Year after year, Rob Vega tells his students, hard work pays
Now, the Chicago teacher can walk into his classroom with proof
that it's true. Vega is People
Magazine's Teacher of the Year.
The sole member of the music department at Rauner College
Prep in Chicago, Vega oversees six music classes, with an
average of 57 students each, every day. He works with students who
have never picked up an instrument before and helps them become
members in highly ranked ensembles. Last year his orchestra placed
fifth at the Berklee College of Music's High School Jazz Fest.
"Imagine it being a ninth-grade math class and nobody can count
to 10. They are starting bare bones with no experience whatsoever.
It's definitely challenging, but I find ways of overcoming it,"
Vega found out about his nomination in People Magazine's first
Teacher of the Year competition in June. The only arts teacher
chosen as one of People's five teachers of the year, Vega says his
award is a great way to show people how important it is to keep
arts education in schools.
"I am a music teacher and I do want to advocate for the arts.
It's a great opportunity to sit here as a music teacher and say the
arts programs are important. They do assist in helping core
subjects from kindergarten to 12thgrade… my
lessons can be cross circular."
Vega says he has been lucky at Rauner, a campus of the Noble
Street Charter School, to have a supportive administration behind
him that lets him lead the program in his own style. Part of that
is helping students connect their own culture to what they're
"It's very disappointing the more you heard about schools
closing down either because they are underperforming or the music
class is being underfunded. At Rauner they support me in the way I
think music programs should be supported and I definitely take full
advantage of it."
Vega spent time in the Navy before attending Berklee School of
Music, both of which influence his classroom presence and
teaching methods. Every year is intentionally different, he says,
and the program has been highly successful.
Brittany LaCour, a senior at Rauner who plays trumpet in one of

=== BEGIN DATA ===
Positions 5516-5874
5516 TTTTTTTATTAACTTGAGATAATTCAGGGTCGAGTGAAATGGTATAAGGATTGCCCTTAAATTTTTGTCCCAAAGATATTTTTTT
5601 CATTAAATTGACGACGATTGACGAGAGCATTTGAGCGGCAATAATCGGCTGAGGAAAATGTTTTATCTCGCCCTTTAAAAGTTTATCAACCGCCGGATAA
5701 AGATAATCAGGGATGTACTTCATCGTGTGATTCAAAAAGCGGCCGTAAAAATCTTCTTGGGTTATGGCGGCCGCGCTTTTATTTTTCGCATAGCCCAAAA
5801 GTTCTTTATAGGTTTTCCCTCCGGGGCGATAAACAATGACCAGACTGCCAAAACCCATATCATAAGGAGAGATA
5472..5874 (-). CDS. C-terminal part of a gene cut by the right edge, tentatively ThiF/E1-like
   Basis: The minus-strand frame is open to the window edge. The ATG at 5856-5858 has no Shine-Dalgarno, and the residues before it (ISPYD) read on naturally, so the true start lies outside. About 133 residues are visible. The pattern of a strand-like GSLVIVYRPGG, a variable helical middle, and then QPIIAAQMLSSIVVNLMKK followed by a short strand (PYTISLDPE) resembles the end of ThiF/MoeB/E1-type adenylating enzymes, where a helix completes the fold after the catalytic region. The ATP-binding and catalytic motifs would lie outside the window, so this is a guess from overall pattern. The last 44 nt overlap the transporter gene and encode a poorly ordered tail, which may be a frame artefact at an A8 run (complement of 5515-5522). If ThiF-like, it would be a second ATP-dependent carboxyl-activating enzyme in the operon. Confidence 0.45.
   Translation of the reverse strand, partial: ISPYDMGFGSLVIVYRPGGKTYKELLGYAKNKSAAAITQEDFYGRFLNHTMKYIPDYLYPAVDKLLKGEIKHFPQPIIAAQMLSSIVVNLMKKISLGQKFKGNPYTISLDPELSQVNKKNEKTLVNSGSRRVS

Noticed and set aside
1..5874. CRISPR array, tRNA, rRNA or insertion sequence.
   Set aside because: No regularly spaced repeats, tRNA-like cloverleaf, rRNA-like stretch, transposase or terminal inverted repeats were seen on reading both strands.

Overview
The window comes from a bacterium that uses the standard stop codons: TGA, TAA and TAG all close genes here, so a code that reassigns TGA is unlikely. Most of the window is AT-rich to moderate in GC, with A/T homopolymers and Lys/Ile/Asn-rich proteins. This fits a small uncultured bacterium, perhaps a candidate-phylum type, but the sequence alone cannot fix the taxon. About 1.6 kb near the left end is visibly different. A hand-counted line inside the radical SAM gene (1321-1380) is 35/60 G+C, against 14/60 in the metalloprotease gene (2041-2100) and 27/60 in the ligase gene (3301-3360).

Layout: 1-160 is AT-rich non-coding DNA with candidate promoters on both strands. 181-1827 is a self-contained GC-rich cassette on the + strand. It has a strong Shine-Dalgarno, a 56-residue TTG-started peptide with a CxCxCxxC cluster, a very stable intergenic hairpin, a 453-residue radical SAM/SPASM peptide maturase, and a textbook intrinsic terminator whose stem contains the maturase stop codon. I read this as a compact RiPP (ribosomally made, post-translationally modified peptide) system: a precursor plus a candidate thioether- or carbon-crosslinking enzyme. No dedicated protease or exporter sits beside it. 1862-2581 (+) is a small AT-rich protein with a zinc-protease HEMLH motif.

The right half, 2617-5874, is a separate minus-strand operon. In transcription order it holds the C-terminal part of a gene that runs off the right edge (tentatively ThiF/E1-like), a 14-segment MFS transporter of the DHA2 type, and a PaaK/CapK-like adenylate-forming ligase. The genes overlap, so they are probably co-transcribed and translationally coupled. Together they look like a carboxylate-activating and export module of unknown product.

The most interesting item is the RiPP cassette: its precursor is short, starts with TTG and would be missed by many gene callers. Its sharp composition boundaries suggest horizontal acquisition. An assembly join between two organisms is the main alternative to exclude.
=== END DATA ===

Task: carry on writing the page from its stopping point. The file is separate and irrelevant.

Vega's band classes, says his classroom style is why he won Teacher
of the Year.
"He relates to the students and makes class fun. He's always
cracking jokes but he's also very encouraging," she says.
She says the award is overdue. "He doesn't get as much
recognition as he should with everything he does."
As a freshman, LaCour's mother Luz wanted her to play the
clarinet, Vega urged the trumpet instead. Now she plays first or
second chair, along with solos. Luz says Vega's encouragement
extends beyond the students' high school courses to helping them
Vega actually volunteered to take on the music program alone
back in 2010 when the founding music department teacher left the
school. He had been working at Rauner as the second band teacher at
the time and knew the selection process for a new music director
would be difficult.
"Instead of putting that burden on my principal, I decided to
take on the role of both teaching positions and it was nonstop. The
first quarter was amazing. It was extremely difficult but one of my
mottos that I always tell the students is that with anything hard,
you have to continue with it. If you quit you won't reap the
benefits of what hard work is," Vega says.
He grew up in the Chicago's Humboldt Park neighborhood, right
off Kedzie and North Avenue. He says the neighborhood was worse
than it is now, with gang activity in the community leading his mom
to bounce him from school to school. By the time Vega graduated
high school, he had been to seven schools.
Looking back, he doesn't remember ever participating in a music
class. Luckily he found a love for music outside of the classroom,
thanks to a family influence.
"I kind of took my hobby of enjoying music, enjoying my family
members playing it. I love teaching. I put my hobby and my passion
together and I ended up becoming a music teacher," Vega says.
The same family that fostered his love for music is still his
source of support at home as well. As a single father of a 3- and
6-year-old, Vega says his mother and grandmother still help him.
Without their support, Vega says none of this would have been
"Yesterday I sat next to John Legend to accept the award and the
reality hasn't totally set in… I'm a little overwhelmed," Vega
Although the recognition and celebrity banquets have been a
whirlwind, Vega says the most important part of this award is being
able to bring it back to the classroom.
"The award is more for them. I'm so happy I can come back and
say 'this is what hard work is'."
Alaina is the digital content editor at Chicago Parent. She lives in Chicago.
See more of Alaina's stories here.
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